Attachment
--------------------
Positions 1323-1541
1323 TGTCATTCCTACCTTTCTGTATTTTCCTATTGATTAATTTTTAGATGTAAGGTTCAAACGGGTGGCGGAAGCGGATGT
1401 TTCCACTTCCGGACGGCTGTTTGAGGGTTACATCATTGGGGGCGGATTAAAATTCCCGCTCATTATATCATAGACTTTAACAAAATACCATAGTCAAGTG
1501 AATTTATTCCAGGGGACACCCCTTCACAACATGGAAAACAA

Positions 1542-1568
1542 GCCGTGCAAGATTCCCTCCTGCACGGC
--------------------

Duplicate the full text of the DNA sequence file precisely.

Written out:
Positions 1323-1541
1323 TGTCATTCCTACCTTTCTGTATTTTCCTATTGATTAATTTTTAGATGTAAGGTTCAAACGGGTGGCGGAAGCGGATGT
1401 TTCCACTTCCGGACGGCTGTTTGAGGGTTACATCATTGGGGGCGGATTAAAATTCCCGCTCATTATATCATAGACTTTAACAAAATACCATAGTCAAGTG
1501 AATTTATTCCAGGGGACACCCCTTCACAACATGGAAAACAA

Positions 1542-1568
1542 GCCGTGCAAGATTCCCTCCTGCACGGC